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BACKGROUND: Mitral isthmus ablation is challenging. Blood flow in the coronary sinus (CS) may act as a heat sink and reduce the efficacy of radiofrequency ablation. OBJECTIVE: This study investigates whether balloon occlusion of CS facilitates mitral isthmus ablation. METHODS: This single-center, prospective, randomized controlled trial included patients undergoing ablation for atrial fibrillation. After circumferential pulmonary vein isolation and roof line ablation, mitral isthmus ablation was performed during left atrial appendage pacing using an irrigated ablation catheter (endocardium: maximum power: 40/50 W, maximum temperature: 48°C; CS: maximum power: 25/30 W, maximum temperature: 48°C). An air-filled 40 × 10-mm percutaneous transluminal angioplasty balloon (Opta Pro, Cordis Europa, LJ Roden, The Netherlands) was used to occlude the CS on the epicardial aspect of the ablation line. Left coronary and CS angiography were performed before and after the procedure. RESULTS: Forty-six patients were studied. The balloon was successfully positioned in the distal CS in 20 of 23 patients (87%). Mitral isthmus block was achieved in 41 of 46 patients (91%). According to intention-to-treat analysis, there was significant reduction in the need for epicardial CS ablation (48% vs. 83%, P = .01) in the CS occlusion group but no difference in acute success rate. Secondary analysis showed reduction in mean total ablation time (9.4 ± 5.5 vs. 13.3 ± 4.6 minutes, P <.02) and mean CS ablation time (1.5 ± 2.8 vs. 3.4 ± 2.7 minutes, P <.05) in patients who had CS occlusion. CONCLUSION: Balloon occlusion of the CS during mitral isthmus ablation is feasible and safe. It significantly reduces ablation time and the need for CS ablation to achieve mitral isthmus block. The results support the hypothesis that heat sink is one of the obstacles to successful mitral isthmus ablation.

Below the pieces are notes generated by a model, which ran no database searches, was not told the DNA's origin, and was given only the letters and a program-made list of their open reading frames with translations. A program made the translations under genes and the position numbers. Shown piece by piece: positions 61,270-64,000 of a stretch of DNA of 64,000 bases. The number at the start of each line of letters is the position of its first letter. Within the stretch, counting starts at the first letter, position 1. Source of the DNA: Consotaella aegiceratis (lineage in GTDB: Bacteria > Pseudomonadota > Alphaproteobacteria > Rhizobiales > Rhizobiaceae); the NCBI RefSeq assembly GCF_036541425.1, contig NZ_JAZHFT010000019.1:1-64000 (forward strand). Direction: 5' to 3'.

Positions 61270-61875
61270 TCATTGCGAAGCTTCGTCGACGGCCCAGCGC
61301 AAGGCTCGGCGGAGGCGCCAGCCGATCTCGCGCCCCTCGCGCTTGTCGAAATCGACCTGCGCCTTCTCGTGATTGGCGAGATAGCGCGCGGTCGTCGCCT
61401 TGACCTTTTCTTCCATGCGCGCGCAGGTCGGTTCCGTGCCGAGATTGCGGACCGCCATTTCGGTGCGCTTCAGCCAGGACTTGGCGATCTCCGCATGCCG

Original publication




Journal article


Heart Rhythm

Publication Date





833 - 839


Atrial Fibrillation, Balloon Occlusion, Catheter Ablation, Coronary Angiography, Coronary Sinus, Electrocardiography, Female, Follow-Up Studies, Humans, Male, Middle Aged, Prospective Studies, Pulmonary Veins, Treatment Outcome